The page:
How Businesses Can Manage Food Waste

Food waste in the UK has been in the spotlight since an agreement for businesses to help lower the staggering figures on wasted food. The initial three year trial from 2012 to 2015 yielded good results for those involved, but more can still be done.

Household food waste is extremely high, but food in the hospitality industry takes into account the food which is not sold, which is sent back in a restaurant or which is allowed to go past the best before date – it can even include the scraps on people’s plates at the end of a meal.

Why is food waste bad?

There are a number of reasons why food waste is such a bad thing. Just think of all it takes to produce that food; the time, energy and precious resources which go into its production are all wasted if the food is thrown away.

The other big reason we need to reduce this area of waste is due to the fact it often ends up in landfill. It’s not like other materials, because it rots over time and releases harmful gases into the atmosphere. There are approximately 15m tonnes of food waste produced each year in the UK, which is why we should be taking food waste and its handling far more seriously.

Food Waste Hierarchy

Food Waste Hierarchy

In order for businesses to counteract this loss, it’s important that they implement a strategy. The food waste hierarchy is a great way for businesses in the hospitality industry to tackle food waste without having to change their business.

The government has a dedicated structure it would like companies to adhere to when managing their waste. Logically, the first step to implement as part of a business plan is to only order what is needed, reducing the total amount of waste, but for the waste which can’t be combated in this way, the following is suggested:

  1. Reduce – Waste not, want not – Possibly one of the easiest ways to deal with our waste problems is to reduce the amount of food we produce on the whole, lowering the amount there is to throw away. More responsible production levels and practices, along with consumers only purchasing what they will use, will inevitably help to reduce food waste across the board.
  2. Reuse – Get creative – While on the surface, it might seem hard to reuse food waste, everyone can do their bit by using as much of their waste as possible before throwing it out. Composting can be performed to use on gardens, while many leftover ingredients, like chicken bones, can be used to create a broth. There are lots of recipes out there for reusing parts of vegetables we throw away, as well as ways in which you can infuse liquor with citrus fruit peels.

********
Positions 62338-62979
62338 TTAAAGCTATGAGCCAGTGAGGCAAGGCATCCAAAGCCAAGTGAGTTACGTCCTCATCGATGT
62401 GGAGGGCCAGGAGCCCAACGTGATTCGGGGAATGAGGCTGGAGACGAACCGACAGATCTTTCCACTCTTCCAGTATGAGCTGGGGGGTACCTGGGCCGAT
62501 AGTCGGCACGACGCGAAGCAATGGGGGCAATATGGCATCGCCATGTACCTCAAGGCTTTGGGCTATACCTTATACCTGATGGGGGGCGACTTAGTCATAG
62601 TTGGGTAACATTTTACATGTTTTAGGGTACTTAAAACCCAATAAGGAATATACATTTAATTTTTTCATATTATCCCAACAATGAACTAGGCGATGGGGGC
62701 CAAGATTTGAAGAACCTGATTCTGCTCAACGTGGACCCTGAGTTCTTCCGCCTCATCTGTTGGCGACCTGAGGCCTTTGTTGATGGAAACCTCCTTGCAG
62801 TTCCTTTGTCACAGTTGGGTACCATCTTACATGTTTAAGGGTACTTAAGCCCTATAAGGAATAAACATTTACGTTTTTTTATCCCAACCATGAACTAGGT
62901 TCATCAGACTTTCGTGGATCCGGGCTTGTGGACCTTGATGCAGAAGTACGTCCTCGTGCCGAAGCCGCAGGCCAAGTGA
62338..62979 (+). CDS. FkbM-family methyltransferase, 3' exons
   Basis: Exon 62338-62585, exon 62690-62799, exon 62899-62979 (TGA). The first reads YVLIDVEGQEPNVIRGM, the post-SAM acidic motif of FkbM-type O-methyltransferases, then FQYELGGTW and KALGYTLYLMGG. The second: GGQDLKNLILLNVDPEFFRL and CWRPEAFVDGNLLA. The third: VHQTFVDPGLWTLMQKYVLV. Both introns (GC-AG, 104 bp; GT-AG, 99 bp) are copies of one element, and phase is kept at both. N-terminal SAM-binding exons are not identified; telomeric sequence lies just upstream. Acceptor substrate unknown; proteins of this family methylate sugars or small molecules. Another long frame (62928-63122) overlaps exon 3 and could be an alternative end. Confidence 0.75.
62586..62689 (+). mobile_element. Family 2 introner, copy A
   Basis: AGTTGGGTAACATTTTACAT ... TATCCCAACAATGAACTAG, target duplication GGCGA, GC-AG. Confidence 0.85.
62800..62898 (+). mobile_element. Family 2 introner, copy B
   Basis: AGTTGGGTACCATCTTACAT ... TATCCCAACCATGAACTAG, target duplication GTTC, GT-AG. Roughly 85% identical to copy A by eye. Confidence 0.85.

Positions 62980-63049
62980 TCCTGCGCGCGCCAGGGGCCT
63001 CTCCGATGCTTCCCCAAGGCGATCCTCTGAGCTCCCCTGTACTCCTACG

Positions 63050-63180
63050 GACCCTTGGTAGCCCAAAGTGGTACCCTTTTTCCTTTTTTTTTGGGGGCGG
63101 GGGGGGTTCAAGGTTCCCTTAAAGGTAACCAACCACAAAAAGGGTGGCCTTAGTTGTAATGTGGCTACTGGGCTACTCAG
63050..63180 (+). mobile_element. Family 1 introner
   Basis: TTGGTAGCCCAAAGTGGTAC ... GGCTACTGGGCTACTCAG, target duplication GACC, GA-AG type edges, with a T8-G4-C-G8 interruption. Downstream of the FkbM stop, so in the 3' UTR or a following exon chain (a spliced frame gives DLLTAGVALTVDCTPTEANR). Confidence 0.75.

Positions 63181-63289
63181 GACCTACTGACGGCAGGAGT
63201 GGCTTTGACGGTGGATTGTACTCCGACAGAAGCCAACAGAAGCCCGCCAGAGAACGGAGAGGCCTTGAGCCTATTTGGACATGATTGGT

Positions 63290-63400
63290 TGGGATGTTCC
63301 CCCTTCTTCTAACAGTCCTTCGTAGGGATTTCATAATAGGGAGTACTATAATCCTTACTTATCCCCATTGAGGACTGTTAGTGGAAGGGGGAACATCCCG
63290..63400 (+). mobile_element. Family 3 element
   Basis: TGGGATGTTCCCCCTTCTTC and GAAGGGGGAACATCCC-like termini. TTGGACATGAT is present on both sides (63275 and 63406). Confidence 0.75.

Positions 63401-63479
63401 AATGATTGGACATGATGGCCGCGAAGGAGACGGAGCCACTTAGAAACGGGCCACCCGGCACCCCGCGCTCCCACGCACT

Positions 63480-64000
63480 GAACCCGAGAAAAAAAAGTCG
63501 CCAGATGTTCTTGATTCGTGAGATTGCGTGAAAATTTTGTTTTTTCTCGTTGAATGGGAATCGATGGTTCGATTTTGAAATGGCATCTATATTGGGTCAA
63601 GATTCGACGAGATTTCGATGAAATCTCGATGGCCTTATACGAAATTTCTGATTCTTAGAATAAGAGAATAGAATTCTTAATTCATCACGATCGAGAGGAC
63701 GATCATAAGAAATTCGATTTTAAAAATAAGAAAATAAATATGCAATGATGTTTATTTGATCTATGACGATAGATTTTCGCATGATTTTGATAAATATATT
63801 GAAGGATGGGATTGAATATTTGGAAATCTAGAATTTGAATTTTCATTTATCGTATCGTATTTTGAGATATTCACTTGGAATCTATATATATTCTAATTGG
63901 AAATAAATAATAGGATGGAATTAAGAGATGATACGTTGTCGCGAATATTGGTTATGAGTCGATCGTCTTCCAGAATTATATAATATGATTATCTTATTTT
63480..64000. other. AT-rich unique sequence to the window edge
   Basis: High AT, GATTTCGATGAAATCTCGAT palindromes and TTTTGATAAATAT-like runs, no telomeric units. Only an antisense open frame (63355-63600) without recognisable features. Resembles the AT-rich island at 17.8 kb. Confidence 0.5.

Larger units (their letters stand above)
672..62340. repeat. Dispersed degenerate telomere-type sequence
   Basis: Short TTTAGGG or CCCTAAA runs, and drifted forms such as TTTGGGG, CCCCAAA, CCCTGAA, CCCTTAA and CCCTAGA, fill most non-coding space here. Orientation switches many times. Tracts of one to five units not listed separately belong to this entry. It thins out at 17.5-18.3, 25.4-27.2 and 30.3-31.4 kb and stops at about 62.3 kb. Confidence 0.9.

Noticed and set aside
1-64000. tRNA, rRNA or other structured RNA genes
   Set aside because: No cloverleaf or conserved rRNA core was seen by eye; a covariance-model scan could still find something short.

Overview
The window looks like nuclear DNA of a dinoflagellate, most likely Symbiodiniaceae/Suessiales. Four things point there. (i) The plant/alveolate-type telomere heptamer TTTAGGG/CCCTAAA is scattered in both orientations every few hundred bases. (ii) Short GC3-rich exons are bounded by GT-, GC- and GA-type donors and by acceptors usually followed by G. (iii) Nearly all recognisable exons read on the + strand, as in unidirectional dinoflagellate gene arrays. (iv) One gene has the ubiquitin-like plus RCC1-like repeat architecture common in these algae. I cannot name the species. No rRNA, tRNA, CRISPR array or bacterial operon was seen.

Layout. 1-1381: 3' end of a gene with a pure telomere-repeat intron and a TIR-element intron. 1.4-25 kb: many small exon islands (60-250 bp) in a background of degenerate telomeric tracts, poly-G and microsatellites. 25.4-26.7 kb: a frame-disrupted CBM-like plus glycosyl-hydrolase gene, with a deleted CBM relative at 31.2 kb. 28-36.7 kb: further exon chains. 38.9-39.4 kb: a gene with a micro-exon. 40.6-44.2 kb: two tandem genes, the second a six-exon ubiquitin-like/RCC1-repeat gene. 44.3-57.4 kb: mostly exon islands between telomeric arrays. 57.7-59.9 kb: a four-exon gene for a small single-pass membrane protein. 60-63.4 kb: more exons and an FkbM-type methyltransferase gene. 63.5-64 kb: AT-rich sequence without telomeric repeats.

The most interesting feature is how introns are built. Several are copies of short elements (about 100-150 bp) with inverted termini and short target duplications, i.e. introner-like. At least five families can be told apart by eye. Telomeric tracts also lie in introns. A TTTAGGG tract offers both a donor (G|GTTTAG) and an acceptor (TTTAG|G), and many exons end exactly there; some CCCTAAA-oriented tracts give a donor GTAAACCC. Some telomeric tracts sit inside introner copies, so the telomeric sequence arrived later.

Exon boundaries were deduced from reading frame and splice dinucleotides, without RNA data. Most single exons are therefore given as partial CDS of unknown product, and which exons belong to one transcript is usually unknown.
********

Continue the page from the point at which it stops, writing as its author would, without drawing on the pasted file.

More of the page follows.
3. Anaerobic digestion – While food can’t technically be recycled once past a sell-by date – or if sent back to a kitchen – the process of reusing this waste is a fantastic one. Anaerobic digestion utilises the gas given off by rotting foods when their oxygen levels are restricted. The results of this process yields biogas for use as an energy source, while the leftover materials (digestate) can be used as fertiliser.
  4. Incineration – This is not necessarily an environmentally friendly way to deal with waste, but burning food waste as a fuel does provide a fractional benefit over landfill, giving off heat and energy from the waste where anaerobic digestion isn’t possible.
  5. Landfill – The final option when it comes to disposing of food waste. There is no benefit to the environment with this option, as more space is taken up and the food rots, releasing harmful methane gases into the air.


How to deal with food waste

Those operating in the hospitality industry, where food regularly goes to waste, could help the environmental goals of the country by separating food waste from normal, everyday waste.

If there is no dedicated council collection for food waste in the area then don’t panic, Brown Recycling offer dedicated waste collection services for the hospitality industry. By providing you with dedicated bins to meet your requirements, you can then separate out your food waste and avoid sending it to landfill. This is a tidy and efficient solution, giving you peace of mind knowing your waste is being disposed of properly, recovering as much energy as possible.

Households can do their part, too, by only buying the food they will actually eat and reusing leftovers which can still be eaten. Home composting is popular for those with a larger garden too, developing a fertiliser from food waste to use periodically.


Brown Recycling

Facilitating the hospitality industry with dedicated food waste collections, simply contact the professional team here at Brown Recycling to find out how we can help your business become more environmentally friendly when it comes to dealing with food waste.


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